Military Research, Development. Testing, and Evaluation

Total US spendingor militaryas aboutercent more than Soviet spending in dollar terms for the same period.* Recentin US spending on militaryogether with continued growth in the Soviet effort have resulted in dollar values of Soviet spending that have been higher than the US levels 9 (see facing chart).

5 As noted earlier, the Soviet outlays for militaryre estimated in the aggregate and conceptually include all outlays for nuclearrograms. To obtain comparability, US data include all DoDfor RDTSE and all ARC expenditures, See page iscussion of the validity ofOf Sovietxpenditures.


The Economic Sotting

The USSR has the second largest economy in the world. Measured in terms of gross national product, the overall magnitude of the Soviet economy has grownoint where it is more than half that of the US.

The structure of production in the twohowever, is quite difforent. The USSR is unique among industrialized countries inighly developed industrial sector side by sideackward agricultural sector and aprimitive trade and service network. This imbalance stems from an overriding priority long given to rapid economic growth and defense, calling for the development of heavy industry, particularly producer and military goods, at the expense of agriculture and goods and services for the.

The Soviet economy also differs from that of the US in that all of the major resource allocation decisions are made at the center. Each year the Soviet leaders must make very specific decisions about how the available resources will be allotted to claimants for consumer satisfaction, for economic growth, and for defense and space programs. Two of the principal Sovietstrength and economicfor the same resources. The leadership must consider the fact that military strength is obtained in part at the expense of economic growth and, therefore, that large military programs today could reduce the amount of resources available in the future.

The Burden of Defense Programs

One common measure of the burden of defense spend ingational economy is the size of theserelative to GNP. When valued in ruble prices,1 defense share of GNP in the USSR isercent. This is slightly less than the share of GNP that the US devoted to comparable.


The lopsided development of the USSR's economy has caused an apparent anomaly that arises when the economic burden of its military effort is viewed this way. Given that US GNP is about twice as large as Soviet GNP, it would appear logical to expect that Soviet defense programs must be about one-half the size of US programs. Actually, the USSR supports defense programs about as largo as those of the US. This does not mean that the USSR is more efficient than the US in the production of military goods and services. In fact, in most areas of militarythe USSR is less efficient.

The apparent paradox results rather fromin the price structures of the two economies. The Soviet economy isual economy, consistingodern and efficient industrial sector alongside backward agricultural andsectors. Because of these widein efficiency, the costs of military output are low relative to costs in the backward sectors.esult of the differences in costs between the military and other sectors of the Soviet economy, military expenditures tend to appearmaller portion of the Soviet GNP than they would be if the efficiencies in the various sectors of the economy were more alike.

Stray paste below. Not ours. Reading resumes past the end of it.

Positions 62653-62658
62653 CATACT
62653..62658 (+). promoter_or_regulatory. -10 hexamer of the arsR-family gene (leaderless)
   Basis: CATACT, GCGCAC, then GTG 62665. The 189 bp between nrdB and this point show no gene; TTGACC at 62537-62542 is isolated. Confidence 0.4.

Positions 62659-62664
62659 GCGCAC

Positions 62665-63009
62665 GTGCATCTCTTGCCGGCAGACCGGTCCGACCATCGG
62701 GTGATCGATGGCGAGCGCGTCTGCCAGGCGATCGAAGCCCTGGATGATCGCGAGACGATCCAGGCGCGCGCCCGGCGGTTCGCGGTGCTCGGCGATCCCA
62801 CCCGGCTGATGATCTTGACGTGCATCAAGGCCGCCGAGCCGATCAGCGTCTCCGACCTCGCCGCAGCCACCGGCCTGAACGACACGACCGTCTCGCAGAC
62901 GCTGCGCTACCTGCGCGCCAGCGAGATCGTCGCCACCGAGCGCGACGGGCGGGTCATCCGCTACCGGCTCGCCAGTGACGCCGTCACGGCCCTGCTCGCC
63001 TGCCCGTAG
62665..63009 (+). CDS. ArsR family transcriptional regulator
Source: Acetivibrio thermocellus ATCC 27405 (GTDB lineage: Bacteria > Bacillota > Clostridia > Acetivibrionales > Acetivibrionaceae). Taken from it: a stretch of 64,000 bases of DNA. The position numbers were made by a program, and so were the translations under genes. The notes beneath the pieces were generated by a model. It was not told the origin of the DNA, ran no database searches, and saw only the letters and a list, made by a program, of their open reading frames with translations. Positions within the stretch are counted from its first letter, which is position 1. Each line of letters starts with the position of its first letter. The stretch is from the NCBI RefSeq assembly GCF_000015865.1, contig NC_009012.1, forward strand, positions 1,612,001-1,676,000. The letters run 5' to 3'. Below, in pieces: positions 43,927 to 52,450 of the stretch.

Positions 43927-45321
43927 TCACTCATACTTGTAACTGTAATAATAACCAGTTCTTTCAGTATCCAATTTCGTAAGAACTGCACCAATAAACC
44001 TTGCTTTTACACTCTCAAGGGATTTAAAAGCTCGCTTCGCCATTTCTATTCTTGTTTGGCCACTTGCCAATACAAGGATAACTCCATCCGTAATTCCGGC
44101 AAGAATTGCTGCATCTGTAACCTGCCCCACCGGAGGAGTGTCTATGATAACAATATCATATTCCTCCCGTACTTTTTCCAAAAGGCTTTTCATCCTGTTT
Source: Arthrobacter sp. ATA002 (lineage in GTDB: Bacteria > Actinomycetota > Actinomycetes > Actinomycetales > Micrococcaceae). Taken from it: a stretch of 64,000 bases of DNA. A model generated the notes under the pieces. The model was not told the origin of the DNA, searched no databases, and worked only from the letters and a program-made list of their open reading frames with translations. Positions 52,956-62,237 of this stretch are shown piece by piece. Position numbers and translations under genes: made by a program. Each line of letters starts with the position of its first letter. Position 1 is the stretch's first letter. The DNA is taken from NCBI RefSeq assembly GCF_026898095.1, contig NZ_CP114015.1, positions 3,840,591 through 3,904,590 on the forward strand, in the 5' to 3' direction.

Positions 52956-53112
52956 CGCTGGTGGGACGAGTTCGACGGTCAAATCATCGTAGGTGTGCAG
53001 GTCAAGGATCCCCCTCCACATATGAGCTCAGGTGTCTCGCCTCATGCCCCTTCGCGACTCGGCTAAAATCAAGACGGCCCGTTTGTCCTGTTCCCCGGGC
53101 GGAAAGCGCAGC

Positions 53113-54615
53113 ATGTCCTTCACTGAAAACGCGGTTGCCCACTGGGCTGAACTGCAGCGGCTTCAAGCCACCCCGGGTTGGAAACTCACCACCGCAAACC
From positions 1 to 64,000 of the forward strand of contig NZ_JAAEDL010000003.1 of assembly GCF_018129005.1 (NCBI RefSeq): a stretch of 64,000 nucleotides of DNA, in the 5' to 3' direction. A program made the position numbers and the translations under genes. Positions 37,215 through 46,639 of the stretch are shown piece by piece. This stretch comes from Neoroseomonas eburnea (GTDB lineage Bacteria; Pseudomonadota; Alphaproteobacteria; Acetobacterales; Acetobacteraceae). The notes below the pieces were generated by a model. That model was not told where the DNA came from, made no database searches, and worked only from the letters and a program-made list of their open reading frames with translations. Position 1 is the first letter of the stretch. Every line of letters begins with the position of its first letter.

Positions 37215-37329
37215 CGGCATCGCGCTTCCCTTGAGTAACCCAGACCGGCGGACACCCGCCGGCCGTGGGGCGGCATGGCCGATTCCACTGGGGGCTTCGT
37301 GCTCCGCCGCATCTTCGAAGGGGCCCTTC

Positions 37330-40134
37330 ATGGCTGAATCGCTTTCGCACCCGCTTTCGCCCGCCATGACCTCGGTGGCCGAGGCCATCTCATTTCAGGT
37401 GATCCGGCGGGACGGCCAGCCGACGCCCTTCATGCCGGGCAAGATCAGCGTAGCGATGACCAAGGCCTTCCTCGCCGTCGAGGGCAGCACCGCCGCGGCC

MilitaryCompetition for Resources

A further appreciation of the burden of military spending can be gained by considering it in theof opportunityis, the alternative uses that the Soviet leaders might like to make of the capacity devoted to the defense effort. production and RDTsE are particularly competitive for the resources needed to foster and sustaingrowth,riority objective of the Soviet leadership. It is clear that the military competition with the West has impeded economic growth in the USSR. This theme has been repeated over and over again in the public statements of Soviet leaders.

Defense spending affects Soviet industry bya large share of the capacity for theof machinery and equipment from civilian to military programs. Over the past decade defense

needs siphoned off about one-third of all machinery and equipment produced in the USSR. For the most part the capacity devoted to the production ofequipment is among the most modern production capacity available in the Soviet economy.

Hore important from the standpoint of economic growth, however, is the fact that the defense effortarge share of the finest scientific,and managerial talents of theassets needed to bolster productivity in the civilian sector. For example, about half of tho totalffort is claimed by defense andifth by the spaco programime when the Soviotare trying desperately to speed up thoof new technology in the economy.

The Five-Year Plan

Analysis of the USSR's ninth five-year, ratified at the1 session of the Supreme Soviet, indicates that thobetween the military and civilian sectors for resources will remain sharp over the next four years. The plan calls for continued high rates of growth in capital investment, but additions to the labor force during this plan period are to be only three-fourths the number added in the previous one. This means that tho success of the plan will dependubstantial increase in labor productivity which, in turn, willtep-up in the rate ofinnovation in industry.